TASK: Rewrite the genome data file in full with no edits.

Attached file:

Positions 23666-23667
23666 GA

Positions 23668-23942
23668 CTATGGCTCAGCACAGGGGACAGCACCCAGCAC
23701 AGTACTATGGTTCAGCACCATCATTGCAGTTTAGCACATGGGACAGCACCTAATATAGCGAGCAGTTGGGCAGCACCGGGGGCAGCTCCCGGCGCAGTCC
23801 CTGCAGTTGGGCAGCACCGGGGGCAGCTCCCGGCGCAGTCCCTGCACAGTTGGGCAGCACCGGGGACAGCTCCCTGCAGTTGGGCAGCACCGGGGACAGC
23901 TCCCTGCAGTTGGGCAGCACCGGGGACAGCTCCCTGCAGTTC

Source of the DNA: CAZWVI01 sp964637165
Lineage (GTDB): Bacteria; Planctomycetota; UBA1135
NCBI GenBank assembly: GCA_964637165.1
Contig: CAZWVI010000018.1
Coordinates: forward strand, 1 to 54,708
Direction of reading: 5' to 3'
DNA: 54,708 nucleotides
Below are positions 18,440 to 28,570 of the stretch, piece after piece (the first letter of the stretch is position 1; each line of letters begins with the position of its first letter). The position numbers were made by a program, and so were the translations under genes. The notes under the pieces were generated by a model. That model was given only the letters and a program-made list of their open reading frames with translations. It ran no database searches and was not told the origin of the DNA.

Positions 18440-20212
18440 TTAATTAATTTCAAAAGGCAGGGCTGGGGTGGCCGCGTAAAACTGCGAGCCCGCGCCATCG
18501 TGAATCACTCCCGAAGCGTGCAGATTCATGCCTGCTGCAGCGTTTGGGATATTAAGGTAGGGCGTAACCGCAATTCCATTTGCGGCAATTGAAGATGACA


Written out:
Positions 23666-23667
23666 GA

Positions 23668-23942
23668 CTATGGCTCAGCACAGGGGACAGCACCCAGCAC
23701 AGTACTATGGTTCAGCACCATCATTGCAGTTTAGCACATGGGACAGCACCTAATATAGCGAGCAGTTGGGCAGCACCGGGGGCAGCTCCCGGCGCAGTCC
23801 CTGCAGTTGGGCAGCACCGGGGGCAGCTCCCGGCGCAGTCCCTGCACAGTTGGGCAGCACCGGGGACAGCTCCCTGCAGTTGGGCAGCACCGGGGACAGC
23901 TCCCTGCAGTTGGGCAGCACCGGGGACAGCTCCCTGCAGTTC

Source of the DNA: CAZWVI01 sp964637165
Lineage (GTDB): Bacteria; Planctomycetota; UBA1135
NCBI GenBank assembly: GCA_964637165.1
Contig: CAZWVI010000018.1
Coordinates: forward strand, 1 to 54,708
Direction of reading: 5' to 3'
DNA: 54,708 nucleotides
Below are positions 18,440 to 28,570 of the stretch, piece after piece (the first letter of the stretch is position 1; each line of letters begins with the position of its first letter). The position numbers were made by a program, and so were the translations under genes. The notes under the pieces were generated by a model. That model was given only the letters and a program-made list of their open reading frames with translations. It ran no database searches and was not told the origin of the DNA.

Positions 18440-20212
18440 TTAATTAATTTCAAAAGGCAGGGCTGGGGTGGCCGCGTAAAACTGCGAGCCCGCGCCATCG
18501 TGAATCACTCCCGAAGCGTGCAGATTCATGCCTGCTGCAGCGTTTGGGATATTAAGGTAGGGCGTAACCGCAATTCCATTTGCGGCAATTGAAGATGACA